Strawberry Basil Lemonade

Strawberry Basil Lemonade

Strawberry Basil Lemonade

One of my all time favorite things is the little flag that you have on the back of your beach chair in many resorts.  I love having someone bring me a cool drink while I’m lying in the hot sun!  This prior week we we’re at a family wedding somewhere beautiful and (very) warm.  Alcohol was not in the game plan during the heat of the day so I discovered the perfect lemonade on their menu – Strawberry Basil Lemonade…

I laugh at my own picture above because as I walked around trying to figure out where to take the photo, I kept sipping.  They’re really good!

Strawberry Basil Lemonade


  • Lemon Juice (I used fresh on this round but when making lemonade I often use bottled - sacrilege I know. I buy Santa Cruz Organics - it's quite good.)
  • Water
  • Sugar or Simple Syrup (Simple Syrup is easy to make at home, 1 cup of sugar to 1 cup of water)
  • 2 or 3 Strawberries per glass
  • 1 sprig Basil per glass


Mix your lemon juice, water and sugar to taste and chill (I hope I really don't need to tell you how to make lemonade)
Cut the strawberries in half and plop them in a pretty glass, fill with lemonade and then pop the basil in. Add straw and sip.

The basil adds such great flavor and odds are you have a ton of it growing in your garden right now.  And if you’re inclined to make it boozy I’d go with a shot of vodka.

And as an odd little note, I’ve been sipping with one of these…

Spoon for Strawberry Basil Lemonade

Spoon for Strawberry Basil Lemonade

Its an iced tea spoon, but it has a straw!  Love it!

Happy sipping everyone!


Wordless Wednesday










Plants for Patios and Pathways

My garden overfloweth (is that a word?) and I’m always trying to find space for another plant.  I found inspiration recently via an old photo I’ve glanced at time, and time again.  It’s from the book, ‘The Gardens at Highgrove’…  Highgrove, if you don’t know, is Prince Charles’ home in England and the grounds are beyond lovely.


This photo has always sparked my interest  because it’s a part of a terrace and it’s loaded with plant material you wouldn’t normally expect to be growing in such tight quarters.  Tucked in those cracks are primrose, columbine, mollis, thyme, myosotis and mint – that I can see!  I’ve read that at the point this was taken, he had someone dedicated to weeding it which is not hard to believe.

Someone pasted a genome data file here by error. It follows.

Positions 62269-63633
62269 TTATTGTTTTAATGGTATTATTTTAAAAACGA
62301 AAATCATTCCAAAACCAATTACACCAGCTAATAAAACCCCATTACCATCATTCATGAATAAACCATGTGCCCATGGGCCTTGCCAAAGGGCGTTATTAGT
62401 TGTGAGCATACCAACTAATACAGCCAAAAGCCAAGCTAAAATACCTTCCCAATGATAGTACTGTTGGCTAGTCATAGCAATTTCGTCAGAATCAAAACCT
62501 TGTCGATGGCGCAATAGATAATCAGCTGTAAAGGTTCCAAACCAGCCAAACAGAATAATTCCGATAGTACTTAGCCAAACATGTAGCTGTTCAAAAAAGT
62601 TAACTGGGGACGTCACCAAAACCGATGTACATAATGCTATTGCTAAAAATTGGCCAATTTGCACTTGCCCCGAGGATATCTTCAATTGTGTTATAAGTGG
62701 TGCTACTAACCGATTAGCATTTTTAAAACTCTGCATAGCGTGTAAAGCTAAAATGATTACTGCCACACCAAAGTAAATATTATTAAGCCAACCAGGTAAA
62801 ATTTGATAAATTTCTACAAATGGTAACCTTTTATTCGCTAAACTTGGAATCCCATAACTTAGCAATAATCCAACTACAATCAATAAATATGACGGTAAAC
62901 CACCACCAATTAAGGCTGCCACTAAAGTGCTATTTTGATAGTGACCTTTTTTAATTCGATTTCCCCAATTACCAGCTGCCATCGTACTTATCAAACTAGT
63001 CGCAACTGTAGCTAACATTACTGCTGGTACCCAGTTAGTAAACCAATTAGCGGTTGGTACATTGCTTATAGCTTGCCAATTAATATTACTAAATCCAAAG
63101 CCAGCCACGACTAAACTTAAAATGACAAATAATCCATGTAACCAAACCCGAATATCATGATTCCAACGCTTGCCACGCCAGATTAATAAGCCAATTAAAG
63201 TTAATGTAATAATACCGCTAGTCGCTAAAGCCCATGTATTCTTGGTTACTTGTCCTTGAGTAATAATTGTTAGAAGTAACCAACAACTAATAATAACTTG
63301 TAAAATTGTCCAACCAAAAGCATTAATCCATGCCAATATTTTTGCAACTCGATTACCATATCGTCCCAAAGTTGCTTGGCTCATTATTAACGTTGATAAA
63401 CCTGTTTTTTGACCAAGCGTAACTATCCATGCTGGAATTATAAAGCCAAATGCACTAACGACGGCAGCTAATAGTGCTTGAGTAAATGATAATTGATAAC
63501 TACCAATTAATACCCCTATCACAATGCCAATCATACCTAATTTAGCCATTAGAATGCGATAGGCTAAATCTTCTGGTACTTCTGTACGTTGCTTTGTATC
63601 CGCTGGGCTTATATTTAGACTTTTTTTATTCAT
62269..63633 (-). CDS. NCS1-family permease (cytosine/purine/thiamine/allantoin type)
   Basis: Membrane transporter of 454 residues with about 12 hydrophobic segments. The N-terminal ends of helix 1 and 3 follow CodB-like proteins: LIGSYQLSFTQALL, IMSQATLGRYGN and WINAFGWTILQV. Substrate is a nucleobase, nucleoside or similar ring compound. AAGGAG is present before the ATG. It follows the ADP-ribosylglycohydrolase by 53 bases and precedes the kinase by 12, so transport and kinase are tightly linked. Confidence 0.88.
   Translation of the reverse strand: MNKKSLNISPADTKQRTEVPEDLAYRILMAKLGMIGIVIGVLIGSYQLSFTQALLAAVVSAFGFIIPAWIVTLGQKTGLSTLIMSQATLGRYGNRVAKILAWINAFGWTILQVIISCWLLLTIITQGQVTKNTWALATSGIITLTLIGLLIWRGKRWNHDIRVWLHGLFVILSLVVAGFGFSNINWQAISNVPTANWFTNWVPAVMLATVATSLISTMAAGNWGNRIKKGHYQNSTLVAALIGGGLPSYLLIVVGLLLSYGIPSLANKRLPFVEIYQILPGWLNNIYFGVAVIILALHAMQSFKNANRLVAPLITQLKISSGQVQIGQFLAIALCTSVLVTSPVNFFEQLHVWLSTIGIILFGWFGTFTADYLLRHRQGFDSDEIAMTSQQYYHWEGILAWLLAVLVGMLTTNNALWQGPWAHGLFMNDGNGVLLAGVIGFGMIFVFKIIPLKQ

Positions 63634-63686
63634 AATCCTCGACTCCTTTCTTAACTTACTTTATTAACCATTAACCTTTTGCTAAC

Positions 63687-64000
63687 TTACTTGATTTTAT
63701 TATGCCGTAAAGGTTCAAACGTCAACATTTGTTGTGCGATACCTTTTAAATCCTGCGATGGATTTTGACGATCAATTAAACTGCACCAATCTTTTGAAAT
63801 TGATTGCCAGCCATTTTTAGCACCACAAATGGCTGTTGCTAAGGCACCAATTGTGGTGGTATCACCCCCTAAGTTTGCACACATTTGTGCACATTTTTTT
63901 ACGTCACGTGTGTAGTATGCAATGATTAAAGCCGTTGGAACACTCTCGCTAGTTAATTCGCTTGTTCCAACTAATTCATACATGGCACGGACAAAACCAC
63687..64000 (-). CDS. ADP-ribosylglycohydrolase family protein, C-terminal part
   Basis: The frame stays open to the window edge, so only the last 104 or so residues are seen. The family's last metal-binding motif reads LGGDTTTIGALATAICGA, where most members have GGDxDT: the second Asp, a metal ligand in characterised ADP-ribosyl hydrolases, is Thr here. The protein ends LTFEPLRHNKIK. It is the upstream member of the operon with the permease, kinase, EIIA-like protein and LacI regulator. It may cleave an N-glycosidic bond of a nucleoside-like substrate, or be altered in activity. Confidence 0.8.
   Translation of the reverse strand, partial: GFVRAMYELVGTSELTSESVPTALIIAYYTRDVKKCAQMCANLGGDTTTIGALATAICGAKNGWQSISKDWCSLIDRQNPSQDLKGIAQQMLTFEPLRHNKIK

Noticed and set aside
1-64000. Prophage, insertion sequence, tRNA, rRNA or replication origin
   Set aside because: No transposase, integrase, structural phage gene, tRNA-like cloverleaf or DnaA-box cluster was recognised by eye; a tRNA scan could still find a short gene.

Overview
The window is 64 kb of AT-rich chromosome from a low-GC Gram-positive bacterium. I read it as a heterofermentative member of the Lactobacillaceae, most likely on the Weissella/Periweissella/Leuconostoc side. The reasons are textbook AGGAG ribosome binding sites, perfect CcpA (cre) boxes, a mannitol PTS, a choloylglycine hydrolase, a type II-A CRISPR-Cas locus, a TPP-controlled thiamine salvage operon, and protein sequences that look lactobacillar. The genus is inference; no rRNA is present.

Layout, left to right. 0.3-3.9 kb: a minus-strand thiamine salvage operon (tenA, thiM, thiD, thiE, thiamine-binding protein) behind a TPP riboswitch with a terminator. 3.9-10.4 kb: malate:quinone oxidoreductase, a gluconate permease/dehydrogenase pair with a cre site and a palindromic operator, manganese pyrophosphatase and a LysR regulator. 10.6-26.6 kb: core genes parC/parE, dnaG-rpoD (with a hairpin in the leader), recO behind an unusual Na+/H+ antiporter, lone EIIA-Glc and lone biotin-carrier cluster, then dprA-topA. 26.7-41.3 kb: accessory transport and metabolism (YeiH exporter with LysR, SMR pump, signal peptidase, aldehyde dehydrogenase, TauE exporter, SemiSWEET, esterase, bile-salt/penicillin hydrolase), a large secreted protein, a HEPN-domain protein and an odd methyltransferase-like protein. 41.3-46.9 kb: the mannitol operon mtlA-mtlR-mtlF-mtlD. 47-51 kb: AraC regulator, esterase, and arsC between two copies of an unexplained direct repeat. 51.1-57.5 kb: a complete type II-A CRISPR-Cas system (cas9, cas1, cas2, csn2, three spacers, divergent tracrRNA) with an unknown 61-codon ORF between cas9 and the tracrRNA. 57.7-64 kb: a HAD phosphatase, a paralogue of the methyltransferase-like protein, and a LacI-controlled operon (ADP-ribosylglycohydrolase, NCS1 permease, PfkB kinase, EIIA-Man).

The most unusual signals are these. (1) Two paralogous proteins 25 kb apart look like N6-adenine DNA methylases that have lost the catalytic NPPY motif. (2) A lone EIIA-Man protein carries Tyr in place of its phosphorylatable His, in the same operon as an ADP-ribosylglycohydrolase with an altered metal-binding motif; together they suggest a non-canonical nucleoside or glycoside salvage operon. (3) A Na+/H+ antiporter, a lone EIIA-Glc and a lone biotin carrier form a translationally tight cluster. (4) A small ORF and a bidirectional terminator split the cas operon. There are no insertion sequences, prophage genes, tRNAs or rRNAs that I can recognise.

I think my epiphany came when I had set a pot of ‘May Night’ salvia for a season on the patio and it dutifully rooted itself into the cracks.  I ripped it when I moved the pot and those tenacious roots have spawned a brand new plant (two in fact).



So, I’ve started to tuck plants into my patio.  I’ve had to concentrate on the perimeter while keeping the center weed free with kettles filled with boiling water – one of my favorite weeding methods as you know.  Crabgrass and purslane have not been my friends in this regard but the goal is to keep adding plants, and via trial and error (been there killed that), see who thrives.



European ginger…


Dianthus has self seeded.



Dianthus and thyme…


DSC02072And I’m not thrilled with the catmint, it’s a bit scraggily, but my cats truly love it and I’d hate to hurt their feelings.


The nasturtium is happy and thriving, the loosestrife self seeded from someplace, and while it looks lovely, I will rip it out before it sets seed.  It shows you why it’s such a tenacious invasive.


And I love this cute little portulaca that has seeded himself into a crack under the salvia.  It will thrive in the hot, dry climate that is my patio…

So I’m trying new things!  I have thyme growing in the center but it never does very well.  I’ve swept compost across the pavers to help everyone root in a bit and I think my next step is to start spreading seed from various plants.  Columbine, mollis and pansies are all in my planting plan.  I’m also going to try something called Brass Buttons (Leptinella Squalida).  It can handle foot traffic, spreads well in sun or shade and is a zone 4.  Crossing my fingers it will fill in the blank spots!